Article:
Future of Crypto Trading: Decentralized Exchanges. Distinctions from Centralized Ones

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What are centralized exchanges?

Exchange is a market for trading assets like shares or cryptocurrencies. Generally exchanges are centralized. Among the most well-known ones are New York Stock Exchange (NYSE) and the London Stock Exchange (LSE).

But what does “centralized” means?

It means the asset orders are directed to NYSE, for example, and get compared with the corresponding order at the same price. All orders take place at some specific spot as they are routed via NYSE.

Let’s say, you would like to buy bitcoin for USD. For doing so you have to transfer your money to a centralized exchange (like Coinbase) and then it will convert your dollars into bitcoin at the current rate.

What is problem with centralized exchanges?

There are lots of them with security being the primary one. We all know of numerous hacks and bitcoin hijacking. Centralized exchanges have other problems too from constant failures to high charges and insider trading risks.


What are decentralized exchanges?

Decentralized exchange is a market that functions without third party involved to store customers’ funds. Instead, trading happens directly between the users (peer to peer) in automatized process.

This system may be established by creating proxy-tokens or via decentralized escrow system.

Decentralized exchanges are aimed at solving almost all problems centralized ones have.


Data storage security

  • Centralized

The largest vulnerability of centralized exchanges is that they’ve got online databases with private and public keys of their users. This makes them a perfect victim for hacking. Here are only few companies from a long list of those with cloud databases hacked: Deloitte, Uber, Dropbox, Equifax, LinkedIn, Docusign, OneLogin, BlueCross Blue Shield, Verizon and SEC(!).

If these large companies failed keeping clients’ private data from medical records to credit card information it seems a reasonable guess that some of centralized crypto exchanges will be hacked. There have already been such cases with Mt Gox, Bitfinex and Shapeshift.

  • Decentralized

Decentralized exchange eliminate these risks allowing its users go with no middlemen involved thus making the users responsible for data security rather than single keeper.

When integrating with hardware wallets like Trezor and Ledger decentralized exchanges provide for storing coins in cold wallets and at once trading them. This rules out large-scale hacks as there is no centralized cloud database to keep users’ private keys.


 

Server downtime problem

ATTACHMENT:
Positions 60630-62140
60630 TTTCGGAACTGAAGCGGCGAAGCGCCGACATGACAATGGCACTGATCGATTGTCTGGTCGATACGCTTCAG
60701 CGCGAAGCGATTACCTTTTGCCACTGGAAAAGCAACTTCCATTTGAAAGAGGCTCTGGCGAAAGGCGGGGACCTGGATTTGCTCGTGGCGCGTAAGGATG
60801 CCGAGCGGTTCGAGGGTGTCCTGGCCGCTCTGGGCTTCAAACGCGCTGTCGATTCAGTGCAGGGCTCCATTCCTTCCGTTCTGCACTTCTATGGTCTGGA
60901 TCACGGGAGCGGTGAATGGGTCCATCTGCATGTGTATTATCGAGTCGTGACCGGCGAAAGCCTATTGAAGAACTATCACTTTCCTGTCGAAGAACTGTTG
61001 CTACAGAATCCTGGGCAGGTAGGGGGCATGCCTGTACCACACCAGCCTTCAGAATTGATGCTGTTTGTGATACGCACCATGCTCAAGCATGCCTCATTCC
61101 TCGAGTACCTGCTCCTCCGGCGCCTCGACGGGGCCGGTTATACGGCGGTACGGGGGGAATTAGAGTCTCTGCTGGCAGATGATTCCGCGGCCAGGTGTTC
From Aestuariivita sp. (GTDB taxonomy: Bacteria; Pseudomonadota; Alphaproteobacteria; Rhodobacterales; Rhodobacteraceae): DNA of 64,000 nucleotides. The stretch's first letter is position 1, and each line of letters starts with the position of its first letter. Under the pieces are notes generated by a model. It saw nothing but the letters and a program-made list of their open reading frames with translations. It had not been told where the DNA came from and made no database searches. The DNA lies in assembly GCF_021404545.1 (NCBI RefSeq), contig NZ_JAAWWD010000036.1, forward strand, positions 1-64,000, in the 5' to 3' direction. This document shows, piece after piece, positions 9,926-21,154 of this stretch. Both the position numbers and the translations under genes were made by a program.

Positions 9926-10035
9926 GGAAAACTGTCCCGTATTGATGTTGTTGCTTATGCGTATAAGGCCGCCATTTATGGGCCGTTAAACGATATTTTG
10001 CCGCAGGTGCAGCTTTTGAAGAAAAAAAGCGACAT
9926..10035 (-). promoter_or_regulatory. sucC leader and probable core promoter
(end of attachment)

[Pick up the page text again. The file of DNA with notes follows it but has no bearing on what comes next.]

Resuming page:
• Centralized

Every time prices for Bitcoin or Ethereum fluctuated dramatically, most of centralized exchanges had long dead time.

In November and December Coinbase had at least 30 downtime and delay incidents. Almost every time Bitcoin price sank the majority of users could not sell the coin until volatility came out.

  • Decentralized

Every time huge number of people conducts transactions total computational capacity of the system increases with the number of nodes rising.


 

Identity disclosure risks

  • Centralized

Authorities of many countries have started regulating centralized exchanges for issues of taxation and monitoring recently, so they began asking their users to submit address, social security number, copies of passport, ID or driving license and utility bill before a user will be allowed to trade above few thousands of dollars. Obviously, all this data are at risk either in case of possible hack.

  • Decentralized

Decentralized exchanges do not require authentication by default. The only thing one needs for trading is a hardware or web wallet. Putting it another way, anyone may trade without logging in or having personal account so nobody will hijack your social security number or passport.


 

Manual verification

  • Centralized

For the reason of huge number of documents centralized exchanges have to check its users manually which takes several days or weeks even. What is more, lots of exchanges charge commission for adding or withdrawing funds which demands additional checks.

  • Decentralized

With lacking authentication and limits for adding or withdrawing funds decentralized exchanges do not counter a problem like this.


 

Heavy duties

  • Centralized

Most of exchanges have extra high duties. It makes up to 1.49% by bank account or 3.99% by credit card at Coinbase in the USA. Most of other exchanges set 0.25% (Bittrex, Poloniex, GDAX).

  • Decentralized

Many decentralized exchanges like Waves shift to pretty small fixed fee system with a 100 000 dollar transaction costing few cents compared to 1490 USD at Coinbase and 250 USD at other centralized ones.


 

Price manipulation/ Insider trading

  • Centralized

Centralized exchanges are often accused of conducting forward deals or insider trading.

  • Decentralized

There are no such problems with decentralized ones as order book is based on public blockchain. When order is transmitted, transaction is formed and sent to the network. Thus any party checking public blockchain will be at the same time informed of a transaction.

As for insider trading, decentralized exchanges try to avoid it in many ways, like listing every token ERC-20 as soon as it gets issued (like Ether Delta) or via open voting system for coin listing.


 

There are dozens of decentralized exchanges. 2018 is expected to see far more of similar platforms arising as recent burst of crypto activity has exposed all drawbacks of centralized exchanges.